Heinrich Delivers Speech Ahead Of Final Impeachment Vote

WASHINGTON – Today, U.S. Senator Martin Heinrich (D-N.M.) delivered a speech on the Senate Floor as the impeachment trial of President Donald J. Trump heads to a close with a final vote scheduled for Wednesday, February 5.

VIDEO: Heinrich Delivers Speech On Impeachment Of President Donald J. Trump [DOWNLOAD HD VIDEO HERE]

Key excerpts from Senator Heinrich’s speech include:

"Throughout this impeachment trial, I've thought a lot about what this country stands for. For me, as the son of an immigrant whose family came to the United States from Germany in the 1930s, America stands as a beacon of liberty, equal justice, and democracy. We are a nation forged by a revolution against a monarchy and its absolute power."

"Under the Constitution, we are governed not by monarchs—who act with impunity and without accountability—but by elected officers who answer to and work for 'We The People.' Generations of Americans have struggled and sacrificed their lives to defend that audacious vision. The Senate has a duty and a moral responsibility to uphold that vision. Over the last two weeks, I fear that the Senate has failed in that duty."

“President Donald Trump has proven to be unfit for the office he occupies. He abused his powers and continues to engage in a cover-up. He presents a clear and present danger to our national security and, more fundamentally, to our democracy. That is why my conscience and my duty to defend our Constitution compel me to vote to convict Donald Trump.”

“We should all fear what President Trump will do next if the Senate does not hold him accountable for the clear abuses of power he has already committed. This is the same president who praises dictators and despots and jeopardizes our international alliances. He stole billions of dollars from military construction funds to pay for his monument to division and racism. He is more focused on lobbing insults and spreading Russian conspiracy theories on Twitter than he is on his intelligence briefings.”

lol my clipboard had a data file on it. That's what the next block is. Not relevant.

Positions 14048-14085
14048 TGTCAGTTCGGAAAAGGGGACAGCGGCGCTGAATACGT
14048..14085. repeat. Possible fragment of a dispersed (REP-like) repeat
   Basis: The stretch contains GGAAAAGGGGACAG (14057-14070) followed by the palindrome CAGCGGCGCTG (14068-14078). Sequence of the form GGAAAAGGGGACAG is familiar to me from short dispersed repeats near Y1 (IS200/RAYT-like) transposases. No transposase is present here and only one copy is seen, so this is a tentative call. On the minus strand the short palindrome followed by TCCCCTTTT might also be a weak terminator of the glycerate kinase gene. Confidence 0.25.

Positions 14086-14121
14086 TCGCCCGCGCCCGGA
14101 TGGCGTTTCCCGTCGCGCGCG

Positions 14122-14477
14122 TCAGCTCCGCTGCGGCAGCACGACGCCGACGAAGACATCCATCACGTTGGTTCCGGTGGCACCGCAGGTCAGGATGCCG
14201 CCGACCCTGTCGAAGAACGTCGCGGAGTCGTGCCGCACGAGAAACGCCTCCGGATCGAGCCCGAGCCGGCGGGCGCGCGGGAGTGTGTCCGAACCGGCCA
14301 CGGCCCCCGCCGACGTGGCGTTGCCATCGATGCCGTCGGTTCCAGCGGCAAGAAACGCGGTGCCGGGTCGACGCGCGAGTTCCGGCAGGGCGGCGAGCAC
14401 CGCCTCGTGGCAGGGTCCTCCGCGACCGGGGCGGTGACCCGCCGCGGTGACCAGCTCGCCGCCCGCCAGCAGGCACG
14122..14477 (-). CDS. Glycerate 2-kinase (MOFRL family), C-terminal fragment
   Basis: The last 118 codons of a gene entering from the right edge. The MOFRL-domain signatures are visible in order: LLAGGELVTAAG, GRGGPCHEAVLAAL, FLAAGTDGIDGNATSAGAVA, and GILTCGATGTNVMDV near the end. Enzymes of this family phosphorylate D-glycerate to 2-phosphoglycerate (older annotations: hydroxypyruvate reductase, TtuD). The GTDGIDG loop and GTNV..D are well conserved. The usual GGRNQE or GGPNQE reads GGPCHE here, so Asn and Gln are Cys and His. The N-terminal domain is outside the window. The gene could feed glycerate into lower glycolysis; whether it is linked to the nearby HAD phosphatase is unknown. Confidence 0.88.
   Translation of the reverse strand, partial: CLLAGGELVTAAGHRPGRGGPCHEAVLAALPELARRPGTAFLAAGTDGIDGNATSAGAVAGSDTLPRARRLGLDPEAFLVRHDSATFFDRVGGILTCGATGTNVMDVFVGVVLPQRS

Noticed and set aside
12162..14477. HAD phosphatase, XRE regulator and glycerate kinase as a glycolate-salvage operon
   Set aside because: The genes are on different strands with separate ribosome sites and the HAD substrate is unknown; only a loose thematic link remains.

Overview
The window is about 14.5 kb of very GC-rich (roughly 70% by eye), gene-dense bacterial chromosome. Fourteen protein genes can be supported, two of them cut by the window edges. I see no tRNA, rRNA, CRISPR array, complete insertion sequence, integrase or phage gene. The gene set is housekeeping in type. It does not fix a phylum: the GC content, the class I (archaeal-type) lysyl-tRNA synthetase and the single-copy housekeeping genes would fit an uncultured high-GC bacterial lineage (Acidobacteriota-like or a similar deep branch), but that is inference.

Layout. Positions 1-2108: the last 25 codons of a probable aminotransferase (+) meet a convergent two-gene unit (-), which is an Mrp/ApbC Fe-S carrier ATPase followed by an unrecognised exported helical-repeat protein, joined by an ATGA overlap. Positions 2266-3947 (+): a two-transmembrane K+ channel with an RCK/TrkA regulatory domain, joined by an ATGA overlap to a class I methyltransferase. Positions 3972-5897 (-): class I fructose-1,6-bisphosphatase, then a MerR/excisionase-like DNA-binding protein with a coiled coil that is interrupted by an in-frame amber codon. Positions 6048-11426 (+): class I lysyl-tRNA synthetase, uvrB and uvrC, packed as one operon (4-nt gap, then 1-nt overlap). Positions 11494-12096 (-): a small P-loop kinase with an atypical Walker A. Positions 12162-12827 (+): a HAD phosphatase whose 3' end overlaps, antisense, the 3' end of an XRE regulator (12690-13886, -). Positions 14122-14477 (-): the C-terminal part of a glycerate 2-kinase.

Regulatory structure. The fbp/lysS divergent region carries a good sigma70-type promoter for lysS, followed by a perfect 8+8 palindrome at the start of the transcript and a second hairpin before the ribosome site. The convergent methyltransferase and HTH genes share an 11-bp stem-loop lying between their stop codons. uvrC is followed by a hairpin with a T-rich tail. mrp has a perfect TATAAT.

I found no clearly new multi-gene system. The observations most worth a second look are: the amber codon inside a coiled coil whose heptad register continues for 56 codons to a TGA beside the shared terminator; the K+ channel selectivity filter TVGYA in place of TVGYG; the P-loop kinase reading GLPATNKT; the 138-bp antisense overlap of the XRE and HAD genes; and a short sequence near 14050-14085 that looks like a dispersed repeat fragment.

“Right now, patriotic Americans working in the State Department, for our intelligence agencies, and serving in the military are defending us from grave threats. These Americans pledge to obey the orders of their commander-in-chief. They trust that their commander-in-chief's loyalty and sole focus is squarely on the best interests of the United States of America. I don't say this lightly: President Trump has betrayed that trust. He promised to put America first. Instead, he put himself first.”

“Despite what the Senate is about to do, and the danger I fear it will bring about, I will never lose hope in what America stands for. That's because 'We The People,' not any king or dictator, still hold immense power in this nation. It is up to all of us now to wield that power.”

Senator Heinrich’s full remarks as prepared for delivery are below:

Throughout this impeachment trial, I've thought a lot about what this country stands for.  

For me, as the son of an immigrant whose family came to the United States from Germany in the 1930s, America stands as a beacon of liberty, equal justice, and democracy.

We are a nation forged by a revolution against a monarchy and its absolute power.

We are a nation founded by the ratification of the most radically democratic document in history, the Constitution of the United States of America. Under the Constitution, we are governed not by monarchs—who act with impunity and without accountability—but by elected officers who answer to and work for “We The People.”